New York Natural Heritage Program
Jack Pine Looper
Macaria marmorata (Ferguson, 1972)

Habitat [-]
The caterpillars are dependent on their food plant, jack pine (Pinus banksiana), which has a very limited distribution in the state. Adults have been captured in two jack pine dominant sandstone pavement barrens in New York. Both sites have thin soils, exposed bedrock, an ericaceous shrub layer, and small boggy wetlands scttered throughout.

Associated Ecological Communities [-]
  • Pitch pine-oak forest*
    A mixed forest that typically occurs on well-drained, sandy soils of glacial outwash plains or moraines; it also occurs on thin, rocky soils of ridgetops. The dominant trees are pitch pine mixed with one or more of the following oaks: scarlet oak, white oak, red oak, or black oak.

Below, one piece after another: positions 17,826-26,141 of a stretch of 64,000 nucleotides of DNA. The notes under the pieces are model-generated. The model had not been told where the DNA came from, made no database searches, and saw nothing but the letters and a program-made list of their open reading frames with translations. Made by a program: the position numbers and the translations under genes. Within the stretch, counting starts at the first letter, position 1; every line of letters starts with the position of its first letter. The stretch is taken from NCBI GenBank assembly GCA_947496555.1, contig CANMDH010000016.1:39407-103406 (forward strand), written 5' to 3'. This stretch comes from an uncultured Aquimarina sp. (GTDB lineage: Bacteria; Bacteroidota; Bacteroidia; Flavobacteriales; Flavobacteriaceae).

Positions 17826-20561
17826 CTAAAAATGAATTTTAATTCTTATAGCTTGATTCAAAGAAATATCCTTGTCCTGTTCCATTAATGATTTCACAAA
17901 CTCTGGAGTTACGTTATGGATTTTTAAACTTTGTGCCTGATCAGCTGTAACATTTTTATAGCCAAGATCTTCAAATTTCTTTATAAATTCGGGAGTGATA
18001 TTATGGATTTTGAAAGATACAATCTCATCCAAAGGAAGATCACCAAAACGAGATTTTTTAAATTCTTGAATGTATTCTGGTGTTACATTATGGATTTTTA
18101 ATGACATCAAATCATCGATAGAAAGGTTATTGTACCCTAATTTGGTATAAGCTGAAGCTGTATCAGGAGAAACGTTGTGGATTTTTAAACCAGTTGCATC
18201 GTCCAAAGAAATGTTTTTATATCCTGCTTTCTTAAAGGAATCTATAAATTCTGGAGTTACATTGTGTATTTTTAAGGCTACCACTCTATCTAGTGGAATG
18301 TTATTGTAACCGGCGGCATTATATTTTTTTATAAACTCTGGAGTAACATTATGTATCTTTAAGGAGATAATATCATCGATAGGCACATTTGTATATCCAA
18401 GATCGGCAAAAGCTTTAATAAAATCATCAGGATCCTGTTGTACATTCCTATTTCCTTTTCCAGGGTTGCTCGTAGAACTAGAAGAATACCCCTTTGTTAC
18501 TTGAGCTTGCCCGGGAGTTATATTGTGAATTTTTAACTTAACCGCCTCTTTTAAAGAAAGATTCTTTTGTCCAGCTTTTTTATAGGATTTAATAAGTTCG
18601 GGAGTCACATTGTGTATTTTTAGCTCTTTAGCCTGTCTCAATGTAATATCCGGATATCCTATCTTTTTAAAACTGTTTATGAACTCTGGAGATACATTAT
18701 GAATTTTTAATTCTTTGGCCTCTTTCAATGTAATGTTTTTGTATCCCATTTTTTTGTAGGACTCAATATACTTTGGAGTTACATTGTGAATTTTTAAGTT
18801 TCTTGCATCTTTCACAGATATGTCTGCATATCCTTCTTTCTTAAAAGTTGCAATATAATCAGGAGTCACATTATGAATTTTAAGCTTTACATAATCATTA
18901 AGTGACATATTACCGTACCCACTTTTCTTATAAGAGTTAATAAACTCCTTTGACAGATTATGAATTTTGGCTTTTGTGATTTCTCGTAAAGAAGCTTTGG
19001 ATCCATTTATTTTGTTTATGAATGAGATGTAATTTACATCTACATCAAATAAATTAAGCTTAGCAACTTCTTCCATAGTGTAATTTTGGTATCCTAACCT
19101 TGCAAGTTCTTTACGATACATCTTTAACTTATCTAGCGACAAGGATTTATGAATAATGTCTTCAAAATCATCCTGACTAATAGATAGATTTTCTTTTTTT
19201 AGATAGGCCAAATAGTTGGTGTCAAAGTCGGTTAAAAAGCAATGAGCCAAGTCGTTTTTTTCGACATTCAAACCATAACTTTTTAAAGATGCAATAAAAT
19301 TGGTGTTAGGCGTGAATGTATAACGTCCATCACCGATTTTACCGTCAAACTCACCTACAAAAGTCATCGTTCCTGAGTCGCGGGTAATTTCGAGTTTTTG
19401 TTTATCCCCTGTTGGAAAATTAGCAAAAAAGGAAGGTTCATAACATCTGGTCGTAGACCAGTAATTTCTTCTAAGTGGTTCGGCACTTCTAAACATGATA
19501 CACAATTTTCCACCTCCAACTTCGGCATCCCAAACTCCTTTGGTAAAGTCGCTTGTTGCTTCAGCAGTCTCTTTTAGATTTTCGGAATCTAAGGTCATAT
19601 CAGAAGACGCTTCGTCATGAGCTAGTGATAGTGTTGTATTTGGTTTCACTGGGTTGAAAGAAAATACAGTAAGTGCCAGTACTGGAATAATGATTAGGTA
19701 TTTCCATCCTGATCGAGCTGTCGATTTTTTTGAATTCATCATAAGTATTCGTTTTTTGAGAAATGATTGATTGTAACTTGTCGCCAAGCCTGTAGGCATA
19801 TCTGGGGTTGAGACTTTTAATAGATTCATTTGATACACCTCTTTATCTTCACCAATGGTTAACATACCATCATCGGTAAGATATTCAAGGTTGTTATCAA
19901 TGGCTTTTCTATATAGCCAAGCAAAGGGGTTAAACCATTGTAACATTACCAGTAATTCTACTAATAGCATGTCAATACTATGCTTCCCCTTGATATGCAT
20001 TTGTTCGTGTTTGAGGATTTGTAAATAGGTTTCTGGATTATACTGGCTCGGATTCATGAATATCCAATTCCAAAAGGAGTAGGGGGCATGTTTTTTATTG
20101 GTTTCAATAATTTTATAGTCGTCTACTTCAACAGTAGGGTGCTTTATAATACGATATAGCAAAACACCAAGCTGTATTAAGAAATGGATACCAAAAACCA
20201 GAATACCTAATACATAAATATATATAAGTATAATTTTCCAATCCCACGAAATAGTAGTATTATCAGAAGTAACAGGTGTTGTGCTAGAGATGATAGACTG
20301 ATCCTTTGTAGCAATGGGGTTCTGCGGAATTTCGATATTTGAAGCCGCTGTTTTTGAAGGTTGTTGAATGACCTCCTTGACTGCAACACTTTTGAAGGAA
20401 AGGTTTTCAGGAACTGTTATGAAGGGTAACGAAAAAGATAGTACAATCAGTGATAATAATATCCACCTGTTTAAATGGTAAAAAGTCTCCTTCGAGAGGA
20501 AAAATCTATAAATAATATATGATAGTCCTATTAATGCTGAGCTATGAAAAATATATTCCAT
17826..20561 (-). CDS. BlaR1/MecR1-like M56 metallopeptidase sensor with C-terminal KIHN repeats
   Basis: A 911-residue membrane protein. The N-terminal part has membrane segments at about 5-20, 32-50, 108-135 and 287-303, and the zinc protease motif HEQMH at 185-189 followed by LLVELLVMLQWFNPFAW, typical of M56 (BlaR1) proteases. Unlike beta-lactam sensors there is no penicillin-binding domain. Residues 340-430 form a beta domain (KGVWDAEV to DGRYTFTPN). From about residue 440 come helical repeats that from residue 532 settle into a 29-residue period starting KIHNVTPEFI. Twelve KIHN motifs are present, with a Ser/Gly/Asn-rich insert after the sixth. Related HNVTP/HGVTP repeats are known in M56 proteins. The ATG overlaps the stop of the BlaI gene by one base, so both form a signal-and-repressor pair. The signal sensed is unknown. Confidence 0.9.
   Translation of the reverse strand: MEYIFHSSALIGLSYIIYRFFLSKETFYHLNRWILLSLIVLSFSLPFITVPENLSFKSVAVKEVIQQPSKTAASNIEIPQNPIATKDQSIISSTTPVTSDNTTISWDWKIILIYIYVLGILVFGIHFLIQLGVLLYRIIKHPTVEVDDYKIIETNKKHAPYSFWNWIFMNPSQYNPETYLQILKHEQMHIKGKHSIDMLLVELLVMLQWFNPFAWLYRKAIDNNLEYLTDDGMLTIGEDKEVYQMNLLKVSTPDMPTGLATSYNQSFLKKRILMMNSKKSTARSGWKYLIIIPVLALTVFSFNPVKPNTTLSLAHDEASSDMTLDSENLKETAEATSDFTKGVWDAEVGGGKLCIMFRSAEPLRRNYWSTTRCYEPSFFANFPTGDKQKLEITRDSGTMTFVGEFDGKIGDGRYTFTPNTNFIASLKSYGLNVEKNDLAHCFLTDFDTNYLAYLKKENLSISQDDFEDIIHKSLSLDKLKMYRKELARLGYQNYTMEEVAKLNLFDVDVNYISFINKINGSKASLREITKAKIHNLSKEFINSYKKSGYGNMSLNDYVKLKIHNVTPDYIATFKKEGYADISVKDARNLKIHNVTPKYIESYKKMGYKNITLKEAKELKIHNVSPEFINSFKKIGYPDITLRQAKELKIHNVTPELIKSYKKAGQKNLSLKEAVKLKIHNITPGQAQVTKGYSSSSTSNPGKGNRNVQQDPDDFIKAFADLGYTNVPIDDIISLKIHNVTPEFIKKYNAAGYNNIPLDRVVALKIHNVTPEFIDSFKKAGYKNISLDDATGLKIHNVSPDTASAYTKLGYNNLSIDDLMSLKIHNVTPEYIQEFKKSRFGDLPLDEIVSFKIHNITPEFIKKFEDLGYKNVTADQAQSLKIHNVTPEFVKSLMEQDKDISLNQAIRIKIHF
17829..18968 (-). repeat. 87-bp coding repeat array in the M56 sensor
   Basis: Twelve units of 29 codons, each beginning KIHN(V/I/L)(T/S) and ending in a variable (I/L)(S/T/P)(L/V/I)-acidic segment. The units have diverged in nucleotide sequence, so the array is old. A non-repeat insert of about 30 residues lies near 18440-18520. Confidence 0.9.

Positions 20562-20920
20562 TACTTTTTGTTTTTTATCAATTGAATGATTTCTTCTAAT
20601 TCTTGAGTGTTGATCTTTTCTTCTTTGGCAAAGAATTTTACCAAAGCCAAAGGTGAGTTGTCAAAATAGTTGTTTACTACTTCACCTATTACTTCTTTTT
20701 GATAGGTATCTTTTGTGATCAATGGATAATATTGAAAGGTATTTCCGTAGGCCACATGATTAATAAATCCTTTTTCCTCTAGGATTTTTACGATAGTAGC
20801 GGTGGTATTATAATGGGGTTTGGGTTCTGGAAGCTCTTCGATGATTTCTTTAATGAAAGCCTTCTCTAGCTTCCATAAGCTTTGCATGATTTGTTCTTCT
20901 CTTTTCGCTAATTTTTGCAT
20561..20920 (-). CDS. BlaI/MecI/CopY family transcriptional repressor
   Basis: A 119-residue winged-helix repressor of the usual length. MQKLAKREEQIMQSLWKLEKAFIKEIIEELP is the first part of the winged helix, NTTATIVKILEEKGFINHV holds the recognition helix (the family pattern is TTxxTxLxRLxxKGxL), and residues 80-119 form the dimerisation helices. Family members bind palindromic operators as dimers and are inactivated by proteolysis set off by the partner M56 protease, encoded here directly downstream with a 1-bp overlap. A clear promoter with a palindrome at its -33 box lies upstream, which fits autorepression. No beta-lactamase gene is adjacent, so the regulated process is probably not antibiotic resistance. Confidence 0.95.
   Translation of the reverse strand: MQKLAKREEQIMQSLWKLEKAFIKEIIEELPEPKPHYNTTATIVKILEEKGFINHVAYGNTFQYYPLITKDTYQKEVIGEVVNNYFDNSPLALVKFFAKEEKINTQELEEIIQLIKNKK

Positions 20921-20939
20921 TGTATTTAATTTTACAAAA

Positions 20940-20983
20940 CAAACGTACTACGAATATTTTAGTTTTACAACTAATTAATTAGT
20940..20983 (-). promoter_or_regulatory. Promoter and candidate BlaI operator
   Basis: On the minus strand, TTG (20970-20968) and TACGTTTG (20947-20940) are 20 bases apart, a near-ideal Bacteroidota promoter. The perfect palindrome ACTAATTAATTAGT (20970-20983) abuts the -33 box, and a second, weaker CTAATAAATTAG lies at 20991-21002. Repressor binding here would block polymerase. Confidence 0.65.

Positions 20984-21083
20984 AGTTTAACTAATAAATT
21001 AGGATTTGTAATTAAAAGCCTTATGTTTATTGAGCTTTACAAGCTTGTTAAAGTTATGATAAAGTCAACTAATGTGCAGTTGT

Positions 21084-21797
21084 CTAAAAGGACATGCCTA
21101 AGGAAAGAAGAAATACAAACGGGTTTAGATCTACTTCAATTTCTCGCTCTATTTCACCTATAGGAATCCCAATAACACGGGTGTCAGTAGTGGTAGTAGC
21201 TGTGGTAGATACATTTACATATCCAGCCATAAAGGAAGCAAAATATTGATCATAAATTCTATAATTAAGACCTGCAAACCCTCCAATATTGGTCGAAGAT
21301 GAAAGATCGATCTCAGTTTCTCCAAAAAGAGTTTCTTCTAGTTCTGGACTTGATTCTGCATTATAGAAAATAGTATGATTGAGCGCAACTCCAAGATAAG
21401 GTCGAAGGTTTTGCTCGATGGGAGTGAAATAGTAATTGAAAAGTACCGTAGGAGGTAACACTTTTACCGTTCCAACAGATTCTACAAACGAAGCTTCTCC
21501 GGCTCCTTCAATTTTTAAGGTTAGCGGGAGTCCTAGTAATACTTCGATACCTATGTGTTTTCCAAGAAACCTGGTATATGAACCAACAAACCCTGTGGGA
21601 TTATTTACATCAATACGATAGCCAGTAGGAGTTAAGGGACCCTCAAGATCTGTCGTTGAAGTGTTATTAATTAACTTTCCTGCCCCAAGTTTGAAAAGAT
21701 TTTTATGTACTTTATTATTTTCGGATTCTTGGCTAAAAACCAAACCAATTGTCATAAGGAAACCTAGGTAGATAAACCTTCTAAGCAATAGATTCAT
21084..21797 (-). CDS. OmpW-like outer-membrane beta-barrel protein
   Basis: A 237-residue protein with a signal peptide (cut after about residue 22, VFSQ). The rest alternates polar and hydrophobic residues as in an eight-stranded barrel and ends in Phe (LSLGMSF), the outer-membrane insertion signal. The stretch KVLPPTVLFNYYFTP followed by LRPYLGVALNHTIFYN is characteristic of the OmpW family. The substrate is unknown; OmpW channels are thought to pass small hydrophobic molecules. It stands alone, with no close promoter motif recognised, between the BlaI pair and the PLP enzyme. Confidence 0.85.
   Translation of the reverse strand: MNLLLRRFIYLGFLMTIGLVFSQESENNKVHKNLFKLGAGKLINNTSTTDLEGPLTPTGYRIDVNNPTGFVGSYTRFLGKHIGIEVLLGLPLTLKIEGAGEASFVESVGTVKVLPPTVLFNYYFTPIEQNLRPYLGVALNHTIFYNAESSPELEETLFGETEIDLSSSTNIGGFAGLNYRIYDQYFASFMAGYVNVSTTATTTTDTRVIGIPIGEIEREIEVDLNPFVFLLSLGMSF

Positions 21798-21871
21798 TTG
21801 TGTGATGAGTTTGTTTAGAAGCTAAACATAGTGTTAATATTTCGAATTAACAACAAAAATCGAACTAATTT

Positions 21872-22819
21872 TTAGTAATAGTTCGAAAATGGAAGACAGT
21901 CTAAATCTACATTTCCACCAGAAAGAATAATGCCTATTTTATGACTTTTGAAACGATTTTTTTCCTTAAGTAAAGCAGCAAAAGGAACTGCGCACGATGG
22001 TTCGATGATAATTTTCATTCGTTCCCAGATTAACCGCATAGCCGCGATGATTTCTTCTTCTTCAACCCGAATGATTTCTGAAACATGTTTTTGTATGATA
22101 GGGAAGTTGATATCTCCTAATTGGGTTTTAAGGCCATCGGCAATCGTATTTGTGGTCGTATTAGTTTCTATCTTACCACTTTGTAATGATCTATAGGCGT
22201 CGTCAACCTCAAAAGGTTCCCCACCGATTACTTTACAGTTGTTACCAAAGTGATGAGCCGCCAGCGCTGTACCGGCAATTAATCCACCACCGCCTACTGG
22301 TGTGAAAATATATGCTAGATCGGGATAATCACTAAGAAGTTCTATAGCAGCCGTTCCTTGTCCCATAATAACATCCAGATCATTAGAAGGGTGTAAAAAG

* probable association but not confirmed
  • Pitch pine-scrub oak barrens*
    A shrub-savanna community that occurs on well-drained, sandy soils that have developed on sand dunes, glacial till, and outwash plains.

    * probable association but not confirmed
  • Sandstone pavement barrens
    An open canopy woodland that occurs on very shallow soils over sandstone bedrock; this community is best developed where the bedrock is nearly level, thus forming a pavement. The best developed examples are found on Potsdam Sandstone in Clinton County. Large examples often include wetlands, such as perched bogs and inland poor fens.

Associated Species [-]
  • A Noctuid Moth (Zale largera)